The research showed that most introductions occurred in March, with imported infections peaking halfway through the month when outbreaks in European countries were growing and passengers were still travelling.
Although the Government advised against non-essential overseas travel on March 17 and told British travellers to return to the UK on March 23, it never closed the borders – unlike many other countries.
Flights have been unrestricted and international arrivals have only been required to enter a 14-day quarantine since Monday.
When there was still a small number of coronavirus cases in the UK, there were calls for restrictions on flights from destinations deemed at high risk of the virus. But the Government insisted there was no evidence that closing borders would be an effective measure.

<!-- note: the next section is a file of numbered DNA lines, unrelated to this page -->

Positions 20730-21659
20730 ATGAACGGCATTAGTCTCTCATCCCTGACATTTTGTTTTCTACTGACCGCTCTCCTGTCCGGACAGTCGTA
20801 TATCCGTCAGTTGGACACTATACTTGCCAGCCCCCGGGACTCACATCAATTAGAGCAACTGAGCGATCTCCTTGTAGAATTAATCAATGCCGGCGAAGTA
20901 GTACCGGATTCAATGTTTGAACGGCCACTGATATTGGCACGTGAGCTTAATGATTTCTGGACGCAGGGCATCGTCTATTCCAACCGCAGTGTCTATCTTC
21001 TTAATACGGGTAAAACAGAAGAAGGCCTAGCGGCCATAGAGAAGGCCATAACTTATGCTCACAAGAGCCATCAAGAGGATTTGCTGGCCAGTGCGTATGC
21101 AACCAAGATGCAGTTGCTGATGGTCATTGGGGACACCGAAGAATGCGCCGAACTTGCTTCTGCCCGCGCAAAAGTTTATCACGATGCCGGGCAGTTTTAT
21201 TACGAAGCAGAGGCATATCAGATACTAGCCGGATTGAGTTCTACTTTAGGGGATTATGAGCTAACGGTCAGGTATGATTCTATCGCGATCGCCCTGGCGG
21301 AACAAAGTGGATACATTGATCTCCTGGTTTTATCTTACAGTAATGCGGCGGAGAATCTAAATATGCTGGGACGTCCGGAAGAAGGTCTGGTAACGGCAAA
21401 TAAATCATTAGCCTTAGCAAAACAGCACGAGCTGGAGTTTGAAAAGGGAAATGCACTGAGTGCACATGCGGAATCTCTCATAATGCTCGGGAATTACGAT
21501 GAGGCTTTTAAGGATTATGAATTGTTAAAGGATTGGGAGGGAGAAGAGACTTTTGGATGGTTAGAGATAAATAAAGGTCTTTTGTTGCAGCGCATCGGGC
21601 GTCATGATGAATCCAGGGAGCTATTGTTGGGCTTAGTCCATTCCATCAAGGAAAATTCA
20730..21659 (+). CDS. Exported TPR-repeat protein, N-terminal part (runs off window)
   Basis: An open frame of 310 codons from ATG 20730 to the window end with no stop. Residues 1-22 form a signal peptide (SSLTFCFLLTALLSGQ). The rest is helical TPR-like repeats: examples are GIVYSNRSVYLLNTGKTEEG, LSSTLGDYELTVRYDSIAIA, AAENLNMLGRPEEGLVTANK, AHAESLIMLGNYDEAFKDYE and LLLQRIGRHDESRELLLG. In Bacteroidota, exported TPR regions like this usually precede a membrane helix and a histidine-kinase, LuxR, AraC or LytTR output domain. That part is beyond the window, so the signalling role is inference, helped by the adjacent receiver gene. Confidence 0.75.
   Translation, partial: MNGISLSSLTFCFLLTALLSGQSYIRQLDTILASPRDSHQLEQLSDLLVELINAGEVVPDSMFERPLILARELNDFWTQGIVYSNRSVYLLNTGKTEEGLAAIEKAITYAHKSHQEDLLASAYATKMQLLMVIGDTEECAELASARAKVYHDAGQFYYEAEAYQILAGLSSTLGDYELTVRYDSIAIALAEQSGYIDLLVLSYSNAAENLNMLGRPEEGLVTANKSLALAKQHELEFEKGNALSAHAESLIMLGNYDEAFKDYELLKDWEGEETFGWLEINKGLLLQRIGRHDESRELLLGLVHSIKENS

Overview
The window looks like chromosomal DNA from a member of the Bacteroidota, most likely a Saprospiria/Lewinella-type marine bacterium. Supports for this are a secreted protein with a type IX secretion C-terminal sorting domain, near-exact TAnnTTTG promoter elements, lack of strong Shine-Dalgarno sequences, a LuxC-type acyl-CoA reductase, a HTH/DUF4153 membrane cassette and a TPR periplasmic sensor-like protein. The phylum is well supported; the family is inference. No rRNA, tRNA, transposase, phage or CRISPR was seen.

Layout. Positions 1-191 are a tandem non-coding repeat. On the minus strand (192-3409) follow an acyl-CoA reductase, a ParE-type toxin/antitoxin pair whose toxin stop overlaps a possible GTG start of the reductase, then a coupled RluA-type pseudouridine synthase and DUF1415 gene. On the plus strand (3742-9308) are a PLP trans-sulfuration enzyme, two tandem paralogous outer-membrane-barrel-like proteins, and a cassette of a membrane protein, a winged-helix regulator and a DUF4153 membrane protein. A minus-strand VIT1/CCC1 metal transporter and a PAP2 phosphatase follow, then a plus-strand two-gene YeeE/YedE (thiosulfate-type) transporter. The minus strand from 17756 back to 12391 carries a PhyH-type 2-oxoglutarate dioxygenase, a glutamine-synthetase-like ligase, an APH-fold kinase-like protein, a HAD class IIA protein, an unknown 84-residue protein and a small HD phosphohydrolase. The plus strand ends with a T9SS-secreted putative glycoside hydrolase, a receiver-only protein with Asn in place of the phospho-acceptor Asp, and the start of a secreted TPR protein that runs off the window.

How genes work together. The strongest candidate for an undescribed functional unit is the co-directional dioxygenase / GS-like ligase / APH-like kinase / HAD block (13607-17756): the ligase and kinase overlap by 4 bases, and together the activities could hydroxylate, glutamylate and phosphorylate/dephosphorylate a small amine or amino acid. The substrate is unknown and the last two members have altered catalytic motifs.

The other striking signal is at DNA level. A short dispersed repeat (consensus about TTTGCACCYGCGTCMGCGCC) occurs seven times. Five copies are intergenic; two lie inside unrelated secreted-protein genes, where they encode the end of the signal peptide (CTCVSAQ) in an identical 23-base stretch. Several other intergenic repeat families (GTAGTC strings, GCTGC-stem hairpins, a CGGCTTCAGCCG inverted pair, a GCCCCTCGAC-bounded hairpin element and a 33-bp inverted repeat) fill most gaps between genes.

Meanwhile, a separate report found that the spread of coronavirus cases is “highly correlated” with the extent of air travel.
The study, by the Institute for Economics and Peace (IEP), named the UK as an example of a country in which a large number of domestic and international flights “facilitated contagion”.
The report said “the flow of air passengers across and within country borders has been a major contributor to the spread of the virus”.
Serge Stroobants, an IEP director, told the PA news agency: “The countries most impacted are countries that are really participating in global trade in the globalised world and the interconnected world.
“These are countries in which you will find a large airport hub, giving the potential to people to travel from one country to the other. That’s why, for example, the region of Milan in Italy, Paris, Brussels, Frankfurt, London and New York, those big international hubs, created more exchanges and more potential for the virus to grow.”